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From Ariel Weisberg <ariel.weisb...@datastax.com>
Subject Re: Staging Branches
Date Thu, 07 May 2015 15:51:53 GMT
Hi,

I meant in the hypothetical case that we did this. There is going to be an
interim period where we wouldn't have this. The automation comes at the
expense of something else.

Ariel

On Thu, May 7, 2015 at 11:40 AM, Josh McKenzie <josh.mckenzie@datastax.com>
wrote:

> >
> > So who and when is going to implement the automation?
>
>
> I don't believe we have sufficient consensus that this is necessary to
> start doling out action-items for implementation.
>
> On Thu, May 7, 2015 at 10:16 AM, Ariel Weisberg <
> ariel.weisberg@datastax.com
> > wrote:
>
> > Hi,
> >
> > If it were automated I would have no problem with it. That would be less
> > work for me because the problems detected would occur anyways and have to
> > be dealt with by me. I just don't want to deal with extra steps and
> latency
> > manually.
> >
> > So who and when is going to implement the automation?
> >
> > Ariel
> >
> > On Thu, May 7, 2015 at 11:11 AM, Benedict Elliott Smith <
> > belliottsmith@datastax.com> wrote:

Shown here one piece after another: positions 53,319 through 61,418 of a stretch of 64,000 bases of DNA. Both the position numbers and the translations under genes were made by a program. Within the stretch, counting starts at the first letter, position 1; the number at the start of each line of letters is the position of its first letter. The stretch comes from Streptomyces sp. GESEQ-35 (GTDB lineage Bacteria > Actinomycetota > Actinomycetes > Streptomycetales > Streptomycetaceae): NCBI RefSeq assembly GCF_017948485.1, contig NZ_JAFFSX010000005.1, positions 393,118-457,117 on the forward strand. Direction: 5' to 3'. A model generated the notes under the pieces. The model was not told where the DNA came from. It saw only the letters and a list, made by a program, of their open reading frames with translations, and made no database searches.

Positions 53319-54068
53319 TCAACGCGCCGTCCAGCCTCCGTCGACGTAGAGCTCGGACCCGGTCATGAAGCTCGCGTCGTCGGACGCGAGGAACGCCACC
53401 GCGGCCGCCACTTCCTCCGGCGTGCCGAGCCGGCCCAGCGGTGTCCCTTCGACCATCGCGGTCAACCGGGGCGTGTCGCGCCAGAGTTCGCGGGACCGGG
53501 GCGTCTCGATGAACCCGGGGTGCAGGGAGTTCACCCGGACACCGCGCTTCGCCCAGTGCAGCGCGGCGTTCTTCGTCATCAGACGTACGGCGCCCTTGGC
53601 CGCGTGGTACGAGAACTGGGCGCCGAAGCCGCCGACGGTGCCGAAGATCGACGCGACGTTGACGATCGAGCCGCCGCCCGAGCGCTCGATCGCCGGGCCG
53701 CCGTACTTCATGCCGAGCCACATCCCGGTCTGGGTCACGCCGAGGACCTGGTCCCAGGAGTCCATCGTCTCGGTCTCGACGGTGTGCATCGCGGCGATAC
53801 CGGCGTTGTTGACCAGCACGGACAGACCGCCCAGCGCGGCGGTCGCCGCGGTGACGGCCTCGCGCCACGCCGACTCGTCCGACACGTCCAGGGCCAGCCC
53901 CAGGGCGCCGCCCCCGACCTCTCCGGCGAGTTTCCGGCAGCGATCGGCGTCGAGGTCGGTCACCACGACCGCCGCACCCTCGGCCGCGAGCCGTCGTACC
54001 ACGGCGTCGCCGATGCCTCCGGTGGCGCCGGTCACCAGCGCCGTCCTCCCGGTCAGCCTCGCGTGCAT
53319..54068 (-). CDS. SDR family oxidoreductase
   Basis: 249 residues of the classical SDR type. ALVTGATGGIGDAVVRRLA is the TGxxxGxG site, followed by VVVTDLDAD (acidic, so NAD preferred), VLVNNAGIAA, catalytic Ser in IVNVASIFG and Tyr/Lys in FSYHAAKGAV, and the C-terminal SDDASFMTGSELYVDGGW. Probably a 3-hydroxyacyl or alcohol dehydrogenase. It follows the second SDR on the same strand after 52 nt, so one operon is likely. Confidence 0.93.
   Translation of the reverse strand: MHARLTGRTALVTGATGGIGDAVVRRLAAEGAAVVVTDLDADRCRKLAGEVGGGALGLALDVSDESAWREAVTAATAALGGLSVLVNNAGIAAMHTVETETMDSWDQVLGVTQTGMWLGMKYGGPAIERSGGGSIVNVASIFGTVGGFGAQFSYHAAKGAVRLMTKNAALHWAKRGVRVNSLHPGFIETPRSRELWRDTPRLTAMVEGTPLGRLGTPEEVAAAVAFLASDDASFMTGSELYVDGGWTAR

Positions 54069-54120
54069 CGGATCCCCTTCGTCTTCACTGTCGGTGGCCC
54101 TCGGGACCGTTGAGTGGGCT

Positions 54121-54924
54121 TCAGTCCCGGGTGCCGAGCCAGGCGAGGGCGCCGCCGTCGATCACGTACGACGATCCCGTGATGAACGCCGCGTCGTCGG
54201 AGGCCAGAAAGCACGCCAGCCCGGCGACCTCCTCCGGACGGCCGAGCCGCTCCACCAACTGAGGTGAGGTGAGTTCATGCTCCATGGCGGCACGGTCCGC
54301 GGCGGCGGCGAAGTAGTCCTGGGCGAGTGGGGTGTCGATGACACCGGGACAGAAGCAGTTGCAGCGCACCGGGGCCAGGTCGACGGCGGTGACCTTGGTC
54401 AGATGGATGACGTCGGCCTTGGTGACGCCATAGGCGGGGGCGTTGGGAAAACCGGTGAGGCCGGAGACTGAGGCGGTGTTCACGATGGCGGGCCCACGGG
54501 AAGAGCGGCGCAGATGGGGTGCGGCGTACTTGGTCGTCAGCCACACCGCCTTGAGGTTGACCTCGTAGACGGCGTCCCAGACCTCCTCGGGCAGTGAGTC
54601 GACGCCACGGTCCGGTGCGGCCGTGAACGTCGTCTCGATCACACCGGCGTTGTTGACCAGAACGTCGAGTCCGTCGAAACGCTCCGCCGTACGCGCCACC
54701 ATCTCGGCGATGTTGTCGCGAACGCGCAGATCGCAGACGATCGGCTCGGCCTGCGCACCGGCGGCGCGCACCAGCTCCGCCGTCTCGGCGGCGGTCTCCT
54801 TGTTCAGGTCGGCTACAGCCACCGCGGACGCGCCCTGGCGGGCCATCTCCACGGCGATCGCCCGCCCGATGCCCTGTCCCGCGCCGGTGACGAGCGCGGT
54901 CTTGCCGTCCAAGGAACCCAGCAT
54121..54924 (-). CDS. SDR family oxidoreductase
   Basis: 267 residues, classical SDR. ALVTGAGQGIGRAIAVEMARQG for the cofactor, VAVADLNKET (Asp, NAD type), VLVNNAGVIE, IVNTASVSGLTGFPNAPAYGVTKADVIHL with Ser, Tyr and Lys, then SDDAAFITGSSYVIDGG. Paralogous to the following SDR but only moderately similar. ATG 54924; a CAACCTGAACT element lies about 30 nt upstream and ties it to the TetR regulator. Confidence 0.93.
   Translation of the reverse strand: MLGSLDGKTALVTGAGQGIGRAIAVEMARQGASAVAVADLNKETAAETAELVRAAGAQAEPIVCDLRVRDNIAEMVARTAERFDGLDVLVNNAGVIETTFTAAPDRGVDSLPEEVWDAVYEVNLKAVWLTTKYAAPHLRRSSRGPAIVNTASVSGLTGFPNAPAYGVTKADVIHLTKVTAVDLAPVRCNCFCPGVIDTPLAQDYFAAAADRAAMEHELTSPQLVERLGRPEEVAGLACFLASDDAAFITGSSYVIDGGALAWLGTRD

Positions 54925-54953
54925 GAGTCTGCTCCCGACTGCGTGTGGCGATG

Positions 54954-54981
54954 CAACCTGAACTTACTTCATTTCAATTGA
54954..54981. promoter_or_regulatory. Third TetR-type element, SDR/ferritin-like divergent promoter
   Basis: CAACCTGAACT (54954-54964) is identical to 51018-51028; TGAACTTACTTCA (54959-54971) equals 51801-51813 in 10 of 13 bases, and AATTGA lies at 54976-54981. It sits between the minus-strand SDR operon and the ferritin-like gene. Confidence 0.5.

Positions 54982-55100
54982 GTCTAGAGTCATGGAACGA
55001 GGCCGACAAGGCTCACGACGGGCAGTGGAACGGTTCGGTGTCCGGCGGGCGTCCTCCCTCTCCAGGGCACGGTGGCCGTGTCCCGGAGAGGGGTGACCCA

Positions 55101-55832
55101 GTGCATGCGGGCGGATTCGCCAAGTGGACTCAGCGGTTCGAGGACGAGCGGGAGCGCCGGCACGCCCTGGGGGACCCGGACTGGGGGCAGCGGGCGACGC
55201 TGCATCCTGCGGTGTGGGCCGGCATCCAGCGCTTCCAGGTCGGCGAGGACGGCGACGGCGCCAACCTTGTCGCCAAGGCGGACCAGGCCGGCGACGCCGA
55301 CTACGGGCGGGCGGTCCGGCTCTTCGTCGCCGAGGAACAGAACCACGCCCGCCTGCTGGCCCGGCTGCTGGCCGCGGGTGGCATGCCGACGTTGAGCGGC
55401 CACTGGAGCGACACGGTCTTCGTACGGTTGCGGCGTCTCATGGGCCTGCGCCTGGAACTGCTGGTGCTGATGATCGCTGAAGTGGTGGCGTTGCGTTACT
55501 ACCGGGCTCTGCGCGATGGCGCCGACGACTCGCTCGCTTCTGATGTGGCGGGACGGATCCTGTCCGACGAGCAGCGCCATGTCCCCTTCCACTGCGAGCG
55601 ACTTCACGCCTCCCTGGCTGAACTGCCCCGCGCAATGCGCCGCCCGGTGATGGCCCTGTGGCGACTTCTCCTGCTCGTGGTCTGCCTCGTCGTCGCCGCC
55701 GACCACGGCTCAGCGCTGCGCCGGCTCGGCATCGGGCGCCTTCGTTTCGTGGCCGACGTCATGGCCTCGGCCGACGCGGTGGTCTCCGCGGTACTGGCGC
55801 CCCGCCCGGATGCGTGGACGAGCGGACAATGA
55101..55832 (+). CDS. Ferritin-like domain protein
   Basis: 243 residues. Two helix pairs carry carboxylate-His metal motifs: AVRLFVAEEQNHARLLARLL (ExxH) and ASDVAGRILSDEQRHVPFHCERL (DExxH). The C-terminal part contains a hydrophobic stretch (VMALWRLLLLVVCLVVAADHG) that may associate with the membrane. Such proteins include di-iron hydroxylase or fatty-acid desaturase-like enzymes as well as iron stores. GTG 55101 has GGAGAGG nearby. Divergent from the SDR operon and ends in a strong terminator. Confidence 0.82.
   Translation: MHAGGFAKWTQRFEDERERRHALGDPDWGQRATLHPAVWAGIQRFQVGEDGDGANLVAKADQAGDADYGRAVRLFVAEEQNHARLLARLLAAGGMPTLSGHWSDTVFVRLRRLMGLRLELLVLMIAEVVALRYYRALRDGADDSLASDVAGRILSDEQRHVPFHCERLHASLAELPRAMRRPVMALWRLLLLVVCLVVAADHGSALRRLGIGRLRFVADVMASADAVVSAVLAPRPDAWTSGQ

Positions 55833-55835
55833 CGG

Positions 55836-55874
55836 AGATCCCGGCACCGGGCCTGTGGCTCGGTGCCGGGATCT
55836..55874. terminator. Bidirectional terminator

> >
> > > It's odd, because I honestly think this release process will be easier,
> > > since the stricter we make it the smoother it can become. It requires
> > well
> > > formed commits from everyone, and lets the committers asynchronously
> > > confirm their work, and for it to never be in question *who* needs to
> fix
> > > something, nor what the effect of their fixing it will be. It means we
> > can,
> > > as Ariel said, perform a bisect and honestly know its result is
> accurate.
> > > Small commits don't need to worry about fast-forwarding; in fact,
> nobody
> > > does. It can either be automated, or we can fast forward at a time that
> > > suits us. In which case the process is *the same* as it is currently.
> > >
> > > I have no interest in making the commit process harder.
> > >
> > >
> > > On Thu, May 7, 2015 at 3:59 PM, Jake Luciani <jakers@gmail.com> wrote:
> > >
> > > > Ok let's focus then on the idea that trunk is releasable.  Releasable
> > > > to me doesn't mean it can't contain a bad merge.
> > > >
> > > > It means it doesn't contain some untested and unstable feature.  We
> > > > can always "release from trunk" and we still have a release process.
> > > >
> > > > The idea that trunk must contain. a first time it hits the branch,
> > > > releasable code is way overboard
> > > >
> > > > On Thu, May 7, 2015 at 10:50 AM, Benedict Elliott Smith
> > > > <belliottsmith@datastax.com> wrote:
> > > > >>
> > > > >> This breaks your model of applying every commit ref by ref.
> > > > >
> > > > >
> > > > > How? The rebase only affects commits after the "real" branch, so
it
> > > still
> > > > > cleanly fast forwards?
> > > > >
> > > > > Merging is *hard*. Especially 2.1 -> 3.0, with many breaking API
> > > changes
> > > > > (this is before 8099, which is going to make a *world* of hurt, and
> > > will
> > > > > stick around for a year). It is *very* easy to break things, with
> > even
> > > > the
> > > > > utmost care.
> > > > >